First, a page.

This week, Chinese officials disputed a report by Mandiant, an Alexandria-based security company, detailing the Chinese military unit allegedly responsible for stealing hundreds of terabytes of data from 141 organizations in 20 industries.
But official Washington expresses little doubt about the source of the problem. "The Chinese government's direct role in cybertheft is rampant, and the problems have grown exponentially," said Rep Mike Rogers, R-Mich., chairman of the House Intelligence Committee. "It is crucial that the administration begin bilateral discussions to ensure that Beijing understands that there are consequences for state-sponsored economic espionage."
The reported hack into The Post's computer systems happened in a typical way: An employee fell for what experts call a "spearphishing" scam, hitting a bogus link that downloaded a malicious program and infected the company's information technology server, said people familiar with the incident, who spoke on the condition of anonymity to discuss details not released publicly by the company. (Post Co. officials have confirmed the hack only in general terms.)
That initial intrusion, which happened in 2008 or 2009, allowed the hackers to gain access to The Post's directory of user names, passwords and computers that use Windows-based operating systems. People with knowledge of the infiltration said the company learned of it when Mandiant sent a letter in 2011 reporting that it had detected a Post computer communicating with a computer on the system of one of Mandiant's clients.
The Post later hired Mandiant to expel the hackers and installed advanced monitoring systems to prevent a recurrence. Experts say it's difficult for any company to know definitively what information hackers steal while they have access to computer systems -- especially if the theft happened months or years before it was discovered.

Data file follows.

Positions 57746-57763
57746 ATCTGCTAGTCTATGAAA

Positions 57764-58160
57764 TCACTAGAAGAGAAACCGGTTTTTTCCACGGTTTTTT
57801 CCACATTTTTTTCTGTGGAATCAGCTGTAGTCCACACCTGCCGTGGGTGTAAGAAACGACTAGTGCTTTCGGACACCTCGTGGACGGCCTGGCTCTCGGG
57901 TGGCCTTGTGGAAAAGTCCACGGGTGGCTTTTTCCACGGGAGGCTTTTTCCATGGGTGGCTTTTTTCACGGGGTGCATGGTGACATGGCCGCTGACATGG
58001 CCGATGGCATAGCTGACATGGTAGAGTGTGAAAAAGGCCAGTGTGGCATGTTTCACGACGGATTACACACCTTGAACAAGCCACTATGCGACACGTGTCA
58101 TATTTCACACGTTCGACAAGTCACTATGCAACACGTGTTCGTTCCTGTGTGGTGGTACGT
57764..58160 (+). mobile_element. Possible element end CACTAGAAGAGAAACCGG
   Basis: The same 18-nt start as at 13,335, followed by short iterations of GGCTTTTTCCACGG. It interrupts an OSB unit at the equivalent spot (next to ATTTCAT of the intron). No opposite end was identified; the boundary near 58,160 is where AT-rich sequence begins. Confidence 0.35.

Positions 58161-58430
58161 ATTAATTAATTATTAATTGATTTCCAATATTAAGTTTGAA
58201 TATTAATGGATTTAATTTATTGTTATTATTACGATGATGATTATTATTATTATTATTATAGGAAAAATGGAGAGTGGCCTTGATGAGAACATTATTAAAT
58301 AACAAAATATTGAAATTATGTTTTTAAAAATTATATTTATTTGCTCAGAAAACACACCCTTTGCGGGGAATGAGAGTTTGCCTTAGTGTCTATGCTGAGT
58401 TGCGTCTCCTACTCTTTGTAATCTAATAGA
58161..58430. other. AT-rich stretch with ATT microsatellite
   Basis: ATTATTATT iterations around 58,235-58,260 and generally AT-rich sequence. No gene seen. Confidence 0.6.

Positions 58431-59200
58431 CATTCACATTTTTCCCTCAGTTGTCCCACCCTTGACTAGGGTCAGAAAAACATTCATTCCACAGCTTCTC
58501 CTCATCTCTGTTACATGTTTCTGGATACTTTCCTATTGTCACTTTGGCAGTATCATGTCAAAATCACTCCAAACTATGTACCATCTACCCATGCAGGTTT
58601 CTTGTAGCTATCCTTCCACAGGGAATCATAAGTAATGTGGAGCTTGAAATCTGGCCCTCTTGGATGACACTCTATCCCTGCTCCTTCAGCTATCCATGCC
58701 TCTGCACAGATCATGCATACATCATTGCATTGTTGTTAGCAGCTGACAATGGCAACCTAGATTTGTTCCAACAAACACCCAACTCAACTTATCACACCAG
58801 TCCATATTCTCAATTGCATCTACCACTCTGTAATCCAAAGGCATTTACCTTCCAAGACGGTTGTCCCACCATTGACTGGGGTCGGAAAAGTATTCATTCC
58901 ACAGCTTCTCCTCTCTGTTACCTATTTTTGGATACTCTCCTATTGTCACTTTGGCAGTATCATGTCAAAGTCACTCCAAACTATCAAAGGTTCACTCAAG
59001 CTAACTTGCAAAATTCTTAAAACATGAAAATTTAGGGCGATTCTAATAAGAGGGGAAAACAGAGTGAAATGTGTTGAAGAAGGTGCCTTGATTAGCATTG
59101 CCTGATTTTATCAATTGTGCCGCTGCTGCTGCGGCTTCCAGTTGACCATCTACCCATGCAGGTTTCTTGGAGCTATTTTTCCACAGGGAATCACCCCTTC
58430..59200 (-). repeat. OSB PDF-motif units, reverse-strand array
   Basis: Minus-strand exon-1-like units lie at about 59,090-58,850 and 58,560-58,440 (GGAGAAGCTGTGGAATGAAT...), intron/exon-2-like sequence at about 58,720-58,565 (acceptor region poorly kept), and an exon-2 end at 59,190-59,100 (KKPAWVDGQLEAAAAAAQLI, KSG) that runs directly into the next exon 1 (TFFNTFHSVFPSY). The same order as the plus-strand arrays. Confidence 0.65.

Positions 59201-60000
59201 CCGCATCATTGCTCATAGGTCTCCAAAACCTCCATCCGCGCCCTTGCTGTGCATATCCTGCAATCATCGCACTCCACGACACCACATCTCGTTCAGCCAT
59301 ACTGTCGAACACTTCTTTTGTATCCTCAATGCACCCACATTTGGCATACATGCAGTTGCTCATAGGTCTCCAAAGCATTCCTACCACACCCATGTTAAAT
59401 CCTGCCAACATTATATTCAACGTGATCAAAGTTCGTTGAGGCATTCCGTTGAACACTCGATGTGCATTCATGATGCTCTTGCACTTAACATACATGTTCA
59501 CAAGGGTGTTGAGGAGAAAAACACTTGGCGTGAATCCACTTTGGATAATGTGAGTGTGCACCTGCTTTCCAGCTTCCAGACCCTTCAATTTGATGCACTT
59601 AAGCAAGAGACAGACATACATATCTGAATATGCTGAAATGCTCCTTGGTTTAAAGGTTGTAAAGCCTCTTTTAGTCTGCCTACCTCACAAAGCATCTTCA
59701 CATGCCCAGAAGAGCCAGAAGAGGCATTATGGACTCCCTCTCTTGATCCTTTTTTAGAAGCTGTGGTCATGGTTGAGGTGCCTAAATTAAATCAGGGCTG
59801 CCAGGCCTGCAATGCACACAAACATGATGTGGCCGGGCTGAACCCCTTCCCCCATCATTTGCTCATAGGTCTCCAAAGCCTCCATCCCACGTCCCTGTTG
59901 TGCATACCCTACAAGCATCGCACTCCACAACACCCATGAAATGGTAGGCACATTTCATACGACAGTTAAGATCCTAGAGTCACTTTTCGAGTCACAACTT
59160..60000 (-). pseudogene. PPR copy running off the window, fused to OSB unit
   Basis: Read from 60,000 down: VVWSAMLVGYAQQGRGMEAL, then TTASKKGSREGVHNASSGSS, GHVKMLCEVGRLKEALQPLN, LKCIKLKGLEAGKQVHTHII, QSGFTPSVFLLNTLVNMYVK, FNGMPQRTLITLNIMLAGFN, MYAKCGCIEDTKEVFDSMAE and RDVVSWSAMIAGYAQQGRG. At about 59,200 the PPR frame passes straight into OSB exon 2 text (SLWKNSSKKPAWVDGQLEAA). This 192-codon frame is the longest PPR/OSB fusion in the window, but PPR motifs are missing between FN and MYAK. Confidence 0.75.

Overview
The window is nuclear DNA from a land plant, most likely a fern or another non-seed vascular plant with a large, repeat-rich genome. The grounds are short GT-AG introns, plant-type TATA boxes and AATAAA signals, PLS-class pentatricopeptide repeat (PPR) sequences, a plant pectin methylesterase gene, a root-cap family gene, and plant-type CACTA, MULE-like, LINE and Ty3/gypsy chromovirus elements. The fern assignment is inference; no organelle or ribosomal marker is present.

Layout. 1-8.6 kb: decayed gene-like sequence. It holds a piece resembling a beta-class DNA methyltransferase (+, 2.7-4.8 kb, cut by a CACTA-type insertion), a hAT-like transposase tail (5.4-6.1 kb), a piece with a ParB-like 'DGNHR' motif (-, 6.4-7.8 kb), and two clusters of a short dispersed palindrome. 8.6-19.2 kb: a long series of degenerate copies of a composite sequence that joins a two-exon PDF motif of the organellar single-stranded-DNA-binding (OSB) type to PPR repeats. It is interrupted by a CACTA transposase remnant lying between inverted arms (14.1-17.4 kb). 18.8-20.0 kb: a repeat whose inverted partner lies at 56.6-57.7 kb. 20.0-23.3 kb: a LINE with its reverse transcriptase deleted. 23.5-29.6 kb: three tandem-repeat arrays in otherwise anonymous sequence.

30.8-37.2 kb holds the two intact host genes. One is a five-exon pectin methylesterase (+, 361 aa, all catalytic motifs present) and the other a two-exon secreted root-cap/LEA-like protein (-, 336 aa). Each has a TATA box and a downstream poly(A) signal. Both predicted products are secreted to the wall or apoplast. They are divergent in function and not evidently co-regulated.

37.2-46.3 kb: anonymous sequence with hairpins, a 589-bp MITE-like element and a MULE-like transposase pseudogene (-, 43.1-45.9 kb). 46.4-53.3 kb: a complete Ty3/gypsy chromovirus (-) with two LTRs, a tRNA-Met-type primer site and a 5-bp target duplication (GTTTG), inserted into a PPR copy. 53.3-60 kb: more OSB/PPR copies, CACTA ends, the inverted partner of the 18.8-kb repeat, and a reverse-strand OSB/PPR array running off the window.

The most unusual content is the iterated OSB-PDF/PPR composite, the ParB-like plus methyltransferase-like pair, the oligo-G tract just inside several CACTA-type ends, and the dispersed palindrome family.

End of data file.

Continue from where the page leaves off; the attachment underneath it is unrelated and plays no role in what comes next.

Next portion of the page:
News of The Post's infiltration, first revealed this month, alarmed Texas-based religious rights activist Bob Fu. As recently as December, he had obtained a sensitive Chinese document and passed it along by e-mail to a Post correspondent in Beijing. The resulting story named Fu but not the document's original source within China, who Fu said could have been arrested if discovered.
An associate working for China Aid was briefly detained after the story appeared and was questioned about the document. It's not clear if any information was gleaned from Fu's e-mail exchange with the Post correspondent, which took place after the company's computer system was secured.
"Oh my goodness, that makes me a little sweaty," Fu said, recalling the incident. "The consequences could be so unbearable."
Dissidents have long engaged in cat-and-mouse games with Chinese authorities, accepting that many of their phone calls and e-mails are monitored while still attempting to protect their most sensitive communications from interception.
Canadian researchers in 2009 uncovered a vast global cyber-espionage network controlled largely by servers in China. The military and political targets whose networks were monitored -- including the Tibetan government in exile and the office of the Dalai Lama -- strongly suggested a Chinese role in the operation. Among the 1,295 computers infected in 103 countries were several belonging to the Associated Press bureau in London, according to the researchers, who were with the SecDev Group and the Munk Centre for International Studies at the University of Toronto.
Such infiltrations have unnerved the Chinese dissident community, where accusations of spying are common, said Andrew Nathan, a Columbia University professor active in several human rights groups that do work related to China. "There's a paranoia that sets in," he said. "That may be one of the functions of this surveillance."
Security experts say that, while defenses are becoming more sophisticated against cyber-espionage, hackers continue to improve their skills as well. But if foreign agents manage to gain access to mounting piles of data, they face a problem familiar to intelligence agencies everywhere: what to do with it?
"Most of us aren't very interesting most of the time," said Thomas Fingar, a China expert and former chairman of the National Intelligence Council. "You can waste an enormous amount of time and effort puzzling over something that is totally meaningless."
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William Wan contributed to this report from Beijing.